The first generation of stars has little to no metal. The fascinating and rich chemistry that we see from stars results from supernovae and stellar winds since the Big Bang. These stellar yield processes generate and return metals to the interstellar medium from which subsequent generations of stars formed. Since the chemistry of stars that we can see today is recycled from previous generations, the chemical composition of stars essentially serves as the DNA fingerprints of stars. Therefore, by studying the detailed chemistry of stars formed at different times, we can, in principle, reconstruct the “family tree” of stars, tracing the origins of individual stars back to their most ancient stellar “ancestors.”
In recent years, a myriad of method phylogenetic methods has been developed to study the evolutionary histories of species using DNA sequence data. These methods are based on rigorous statistical models of sequence evolution that allow us to infer the tree of life a billion years ago. This advancement has enabled new possibilities to combine these two booming fields (Galactic Archaeology and Bioinformatics) to unravel the history of our own Galaxy, the Milky Way.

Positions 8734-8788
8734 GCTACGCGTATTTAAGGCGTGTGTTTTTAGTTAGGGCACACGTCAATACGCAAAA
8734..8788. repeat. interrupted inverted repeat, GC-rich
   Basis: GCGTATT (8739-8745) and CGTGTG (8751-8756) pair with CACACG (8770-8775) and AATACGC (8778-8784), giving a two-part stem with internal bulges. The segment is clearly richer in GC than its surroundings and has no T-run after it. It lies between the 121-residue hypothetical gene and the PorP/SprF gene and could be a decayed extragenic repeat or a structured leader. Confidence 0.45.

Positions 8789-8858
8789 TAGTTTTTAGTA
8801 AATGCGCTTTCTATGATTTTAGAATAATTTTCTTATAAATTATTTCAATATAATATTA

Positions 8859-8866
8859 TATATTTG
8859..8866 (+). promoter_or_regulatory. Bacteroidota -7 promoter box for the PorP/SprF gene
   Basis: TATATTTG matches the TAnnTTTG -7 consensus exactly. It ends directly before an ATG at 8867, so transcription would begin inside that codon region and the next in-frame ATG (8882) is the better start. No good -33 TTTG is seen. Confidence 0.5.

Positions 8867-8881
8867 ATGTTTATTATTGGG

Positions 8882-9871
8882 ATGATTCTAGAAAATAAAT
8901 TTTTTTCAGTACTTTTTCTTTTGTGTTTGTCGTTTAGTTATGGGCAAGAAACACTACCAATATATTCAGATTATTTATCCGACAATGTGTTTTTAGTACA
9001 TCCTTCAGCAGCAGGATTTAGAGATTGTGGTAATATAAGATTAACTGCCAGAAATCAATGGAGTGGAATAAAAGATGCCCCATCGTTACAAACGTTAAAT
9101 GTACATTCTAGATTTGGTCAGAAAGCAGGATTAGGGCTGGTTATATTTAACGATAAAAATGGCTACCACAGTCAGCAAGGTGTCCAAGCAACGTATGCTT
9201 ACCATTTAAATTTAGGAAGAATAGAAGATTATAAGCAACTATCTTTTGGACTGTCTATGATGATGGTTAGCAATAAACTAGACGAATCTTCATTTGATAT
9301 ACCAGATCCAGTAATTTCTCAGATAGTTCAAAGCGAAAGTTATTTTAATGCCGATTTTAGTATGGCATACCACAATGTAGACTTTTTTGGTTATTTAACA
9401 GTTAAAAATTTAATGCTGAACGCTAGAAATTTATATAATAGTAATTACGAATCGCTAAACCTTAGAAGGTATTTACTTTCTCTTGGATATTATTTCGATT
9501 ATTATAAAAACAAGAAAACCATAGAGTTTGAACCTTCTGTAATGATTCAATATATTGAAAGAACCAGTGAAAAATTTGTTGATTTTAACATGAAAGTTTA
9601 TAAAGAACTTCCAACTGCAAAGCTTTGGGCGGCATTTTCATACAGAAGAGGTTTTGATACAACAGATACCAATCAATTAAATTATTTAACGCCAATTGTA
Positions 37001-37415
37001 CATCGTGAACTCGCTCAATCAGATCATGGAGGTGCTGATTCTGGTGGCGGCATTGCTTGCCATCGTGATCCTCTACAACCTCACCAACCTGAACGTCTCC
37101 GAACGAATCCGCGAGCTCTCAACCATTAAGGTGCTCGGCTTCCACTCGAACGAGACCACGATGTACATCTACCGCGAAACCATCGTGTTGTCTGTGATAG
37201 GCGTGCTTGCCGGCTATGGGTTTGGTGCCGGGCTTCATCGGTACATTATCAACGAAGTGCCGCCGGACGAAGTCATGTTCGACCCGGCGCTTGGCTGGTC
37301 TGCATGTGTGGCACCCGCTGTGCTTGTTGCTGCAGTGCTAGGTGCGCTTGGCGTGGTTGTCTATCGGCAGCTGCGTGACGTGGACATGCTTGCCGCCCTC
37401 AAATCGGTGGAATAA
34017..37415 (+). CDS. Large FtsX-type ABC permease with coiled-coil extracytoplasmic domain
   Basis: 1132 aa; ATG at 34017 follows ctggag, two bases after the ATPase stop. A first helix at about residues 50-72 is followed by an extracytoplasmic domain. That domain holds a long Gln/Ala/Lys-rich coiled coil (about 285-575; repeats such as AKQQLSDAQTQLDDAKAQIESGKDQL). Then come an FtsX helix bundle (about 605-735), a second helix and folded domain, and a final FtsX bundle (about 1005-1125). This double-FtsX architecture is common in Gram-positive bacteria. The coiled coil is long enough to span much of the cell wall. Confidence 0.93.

Apply phylogenetic techniques to data from millions of stars with their chemical compositions measured and reconstruct the “evolutionary” tree in the Milky Way.
The student will work with A/Prof Yuan-Sen Ting (School of Computing / Astronomy) and Dr Minh Bui (School of Computing / Bioinformatics).
Python programming is essential. Experience in machine learning and data science will be helpful.